lamella settling particles settled sludge Fig. 5. namely nitrification followed by denitrification. Aerobic filters produce more sludge than anaerobic filters and consequently would block faster. The basic process of principle of lamella solids separator to improve nitrogen removal happens in sedimentation two steps. (see also Fig. or after several years in case of anaerobic stabilisation ponds. with outlet scum the result that pure nitrogen diffuses into the atmosphere.called nitrobacter . 5. Sludge removal intervals are therefore an important design criteria. During nitrification NH3 (ammonia) is oxidised by a special group of bacteria . It is also poisonous to fish in the form of ammonia gases and may also become poisonous in the form of nitrite.6 Elimination of Nitrogen inlet Nitrogen is a nutrient that causes algae growth in receiving waters and therefore must be removed from wastewater before discharge. Because nitro- .5. consequently older sludge occupies less volume than fresh sludge. the filter has a certain self-cleaning effect when given sufficient resting time. this sludge gets compacted.5 Sludge accumulation Sedimentation and filtration leads to sludge accumulation at the bottom of vessels (see chapter 8. similar to the effect seen from the gas release by settled anaerobic sludge. However. because the aerobic sludge consists of living bacteria. The evaporating nitrogen from the denitrification process may cause floating foam or scum. 50 Nitrification is oxidation.) Sludge may be removed continuously in case of modern sewage plants. which practise a kind of „cannibalism“ (autolysis) when nutrient supply stops. or in other words the separation of that very oxygen from the oxidised nitrogen. Lamella solids separator. lamella may be made of plastic sheets. concrete slabs or PVC pipes. 67. Filter material of round and almost equal grain size is more efficient and renders longer service than filters of mixed grain size. 10. Nitrate is the most stable form of nitrogen and its presence indicates complete oxidation. Denitrification is reduction. The pure gaseous nitrogen that remains is insoluble in water.to NO3 (nitrate).3). Since nitrogen is the major compound of air it is ecologically completely harmless. In course of time. and therefore evaporates easily.5 TREATMENT PROCESS durability of filters is always reciprocal to its treatment efficiency.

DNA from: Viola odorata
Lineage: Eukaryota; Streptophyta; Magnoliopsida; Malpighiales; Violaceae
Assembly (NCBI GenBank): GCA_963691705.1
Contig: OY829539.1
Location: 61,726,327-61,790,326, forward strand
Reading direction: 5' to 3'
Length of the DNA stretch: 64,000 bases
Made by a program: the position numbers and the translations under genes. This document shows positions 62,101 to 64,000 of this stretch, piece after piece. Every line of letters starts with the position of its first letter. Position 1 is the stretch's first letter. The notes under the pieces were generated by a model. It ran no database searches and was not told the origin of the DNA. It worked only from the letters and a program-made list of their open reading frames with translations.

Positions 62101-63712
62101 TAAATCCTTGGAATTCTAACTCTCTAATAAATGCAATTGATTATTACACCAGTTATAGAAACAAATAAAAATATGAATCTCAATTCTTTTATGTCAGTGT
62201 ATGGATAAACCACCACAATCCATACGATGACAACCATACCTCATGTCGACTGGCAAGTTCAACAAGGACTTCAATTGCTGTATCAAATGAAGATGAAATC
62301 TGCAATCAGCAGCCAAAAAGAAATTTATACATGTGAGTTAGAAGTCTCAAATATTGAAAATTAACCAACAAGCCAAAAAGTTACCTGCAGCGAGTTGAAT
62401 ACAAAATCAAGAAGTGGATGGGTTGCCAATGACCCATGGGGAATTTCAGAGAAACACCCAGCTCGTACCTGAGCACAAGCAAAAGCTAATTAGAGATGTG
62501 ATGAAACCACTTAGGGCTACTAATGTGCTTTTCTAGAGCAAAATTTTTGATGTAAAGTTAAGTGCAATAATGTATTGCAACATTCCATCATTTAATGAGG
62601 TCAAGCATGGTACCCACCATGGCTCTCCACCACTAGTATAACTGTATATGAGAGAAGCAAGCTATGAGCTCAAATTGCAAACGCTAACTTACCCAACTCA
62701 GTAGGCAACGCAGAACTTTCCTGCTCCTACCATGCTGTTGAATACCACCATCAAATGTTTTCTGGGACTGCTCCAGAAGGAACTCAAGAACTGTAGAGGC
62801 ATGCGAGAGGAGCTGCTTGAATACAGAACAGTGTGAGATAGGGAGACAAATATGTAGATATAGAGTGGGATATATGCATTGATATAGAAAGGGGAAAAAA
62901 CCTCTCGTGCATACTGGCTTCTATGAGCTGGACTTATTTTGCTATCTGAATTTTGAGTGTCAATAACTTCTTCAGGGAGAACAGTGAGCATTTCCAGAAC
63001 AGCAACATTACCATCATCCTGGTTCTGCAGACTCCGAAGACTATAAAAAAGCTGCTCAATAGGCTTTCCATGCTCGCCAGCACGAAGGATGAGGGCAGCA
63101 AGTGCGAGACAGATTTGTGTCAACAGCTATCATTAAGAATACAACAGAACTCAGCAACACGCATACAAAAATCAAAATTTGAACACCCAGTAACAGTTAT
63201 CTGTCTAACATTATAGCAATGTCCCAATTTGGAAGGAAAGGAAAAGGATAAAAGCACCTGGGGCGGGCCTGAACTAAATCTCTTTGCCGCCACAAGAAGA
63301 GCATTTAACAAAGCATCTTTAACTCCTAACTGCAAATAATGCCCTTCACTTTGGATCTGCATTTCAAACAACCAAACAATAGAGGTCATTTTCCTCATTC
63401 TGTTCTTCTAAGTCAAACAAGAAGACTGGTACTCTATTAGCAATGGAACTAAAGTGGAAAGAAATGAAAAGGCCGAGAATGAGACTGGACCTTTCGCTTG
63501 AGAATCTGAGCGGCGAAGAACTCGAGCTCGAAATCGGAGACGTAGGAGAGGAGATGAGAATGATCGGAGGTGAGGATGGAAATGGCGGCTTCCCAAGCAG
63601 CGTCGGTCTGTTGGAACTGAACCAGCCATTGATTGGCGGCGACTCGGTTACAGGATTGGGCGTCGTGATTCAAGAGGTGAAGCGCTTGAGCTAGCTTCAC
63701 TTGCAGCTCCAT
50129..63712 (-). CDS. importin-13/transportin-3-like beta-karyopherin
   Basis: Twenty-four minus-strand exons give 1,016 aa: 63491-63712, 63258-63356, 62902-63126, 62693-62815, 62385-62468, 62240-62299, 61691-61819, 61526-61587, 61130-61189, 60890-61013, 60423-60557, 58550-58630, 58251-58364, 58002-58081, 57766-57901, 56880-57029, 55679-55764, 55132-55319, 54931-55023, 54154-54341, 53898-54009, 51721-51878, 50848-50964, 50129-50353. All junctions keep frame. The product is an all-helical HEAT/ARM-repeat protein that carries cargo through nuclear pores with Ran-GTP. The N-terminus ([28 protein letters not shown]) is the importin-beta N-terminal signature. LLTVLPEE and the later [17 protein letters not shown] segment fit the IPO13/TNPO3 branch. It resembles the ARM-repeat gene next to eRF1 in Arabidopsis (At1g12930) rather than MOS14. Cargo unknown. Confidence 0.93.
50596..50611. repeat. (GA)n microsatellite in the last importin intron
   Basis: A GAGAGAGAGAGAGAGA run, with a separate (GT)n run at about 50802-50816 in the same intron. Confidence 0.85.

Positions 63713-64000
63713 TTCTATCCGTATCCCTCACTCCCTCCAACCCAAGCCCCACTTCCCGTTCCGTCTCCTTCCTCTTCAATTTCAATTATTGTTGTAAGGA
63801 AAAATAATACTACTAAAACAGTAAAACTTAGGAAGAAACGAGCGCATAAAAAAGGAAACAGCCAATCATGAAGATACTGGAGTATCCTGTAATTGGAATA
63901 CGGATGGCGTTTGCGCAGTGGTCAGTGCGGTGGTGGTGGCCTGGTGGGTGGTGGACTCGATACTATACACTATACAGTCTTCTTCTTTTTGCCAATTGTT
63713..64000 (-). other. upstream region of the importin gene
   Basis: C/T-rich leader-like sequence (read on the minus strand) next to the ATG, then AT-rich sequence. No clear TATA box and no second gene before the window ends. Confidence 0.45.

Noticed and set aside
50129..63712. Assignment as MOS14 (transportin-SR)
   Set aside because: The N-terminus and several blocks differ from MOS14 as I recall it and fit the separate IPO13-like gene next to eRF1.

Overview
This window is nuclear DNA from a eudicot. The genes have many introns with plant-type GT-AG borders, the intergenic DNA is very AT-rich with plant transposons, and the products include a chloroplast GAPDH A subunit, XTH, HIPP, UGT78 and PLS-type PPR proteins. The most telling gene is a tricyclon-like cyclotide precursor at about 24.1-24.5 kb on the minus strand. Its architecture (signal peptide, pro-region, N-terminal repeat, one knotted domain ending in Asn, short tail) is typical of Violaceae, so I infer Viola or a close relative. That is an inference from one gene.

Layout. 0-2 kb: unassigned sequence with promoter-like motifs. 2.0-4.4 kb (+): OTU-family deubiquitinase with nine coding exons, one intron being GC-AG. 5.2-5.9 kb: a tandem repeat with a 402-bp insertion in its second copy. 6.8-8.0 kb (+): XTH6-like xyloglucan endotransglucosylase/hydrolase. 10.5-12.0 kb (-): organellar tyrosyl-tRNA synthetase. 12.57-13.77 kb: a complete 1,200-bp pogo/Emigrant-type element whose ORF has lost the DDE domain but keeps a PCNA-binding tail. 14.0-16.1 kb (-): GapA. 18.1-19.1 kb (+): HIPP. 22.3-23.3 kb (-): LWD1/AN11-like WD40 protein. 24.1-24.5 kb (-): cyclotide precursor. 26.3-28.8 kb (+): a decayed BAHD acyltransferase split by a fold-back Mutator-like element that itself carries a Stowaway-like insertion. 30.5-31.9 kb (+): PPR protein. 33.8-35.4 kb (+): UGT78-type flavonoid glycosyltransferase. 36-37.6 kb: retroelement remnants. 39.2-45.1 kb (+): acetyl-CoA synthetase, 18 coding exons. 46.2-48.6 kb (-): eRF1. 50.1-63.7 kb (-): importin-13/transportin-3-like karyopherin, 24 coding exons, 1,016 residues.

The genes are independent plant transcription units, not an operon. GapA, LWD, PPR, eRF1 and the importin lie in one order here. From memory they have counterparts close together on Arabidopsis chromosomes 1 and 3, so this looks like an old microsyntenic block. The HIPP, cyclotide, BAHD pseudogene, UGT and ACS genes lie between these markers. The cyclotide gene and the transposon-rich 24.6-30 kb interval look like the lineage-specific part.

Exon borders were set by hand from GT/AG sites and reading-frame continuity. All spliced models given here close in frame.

7 Elimination of Phosphorus ride. a fact that can be utilised by selecting suitable soils in ground filters. Noxious Substances Units (NSU) acc. in that additional technical measures are not taken. This happens because the time left for the bacteria to consume all the oxygen is not enough or because there is not enough organic material left to absorb the NO3-oxygen. In case of DEWATS. that is to utilise nitrate oxygen. More specialised literature may be consulted. Tab. instead of nitrate (NO3). Nonetheless. should not remain in the wastewater because they harm aquatic life of the receiving water. sludge must be dumped safely. 5. which cannot be described here. There are numerous methods to eliminate or transform toxins into non-toxic matters. Some noneDEWATS treatment processes recycle nutritious sludge to prevent such nutrient deficiency. aluminium sulphate or lime fix phosphates. Mercury is the most dangerous matter of this list. a higher sludge age caused by longer retention times is needed for oxidation of nitrogen (= nitrification) than is required for oxidation of carbon (see chapter 7. or could enter the human nutritious cycle when wastewater or sludge is used in agriculture. their removal is not difficult. Other toxic substances may be soluble and thus difficult to remove. Iron chlo- 51 .8 Elimination of Toxic Substances Most heavy metals are toxic or cancerogenic and therefore. nitrate removal normally does not receive special attention. removal of phosphorus in root zone filters has not proved to be as efficient and sustainable as expected and propagated by the pioneers of these systems. Rating of noxious substances according to German law. Remaining or additional organic matter is required for denitrification. 1989 1 NSU is noxious substance group equal to oxidisable matter 50 kg COD phosphorous 3 kg P nitrogen 25 kg N organic fixed halogenes 2 kg AOX mercury 20 g Hg cadmium 100 g Cd chromium 500 g Cr nickel 500 g Ni lead 500 g Pb copper 1000 g Cu dilution factor for fish toxicity 3000 m³ Imhoff pg 298 Bacteria cannot transform phosphorus into a form in which it looses is fertiliser quality permanently. 5. Phosphorus compounds remain potential phosphate suppliers. either aerobic or anaerobic can remove phosphorus from wastewater. Incomplete denitrification may lead to formation of the poisonous nitrite (NO2). Phosphorus removal from water “normally” takes place by removal of bacteria mass (active sludge) or by removal of phosphate fixing solids via sedimentation or flocculation. Since heavy metals settle easy. Shorter retention times are required to cause denitrification under anoxic conditions (absence of free oxygen) because there are not only a few but several groups of bacteria able to denitrify. 5. at guarded sites.5 TREATMENT PROCESS bacter grow slowly.6). to German Federal Law 11/4942. This implies that no appropriate biological process. A certain amount of nitrate in the effluent could also be a source of oxygen for the receiving water. However.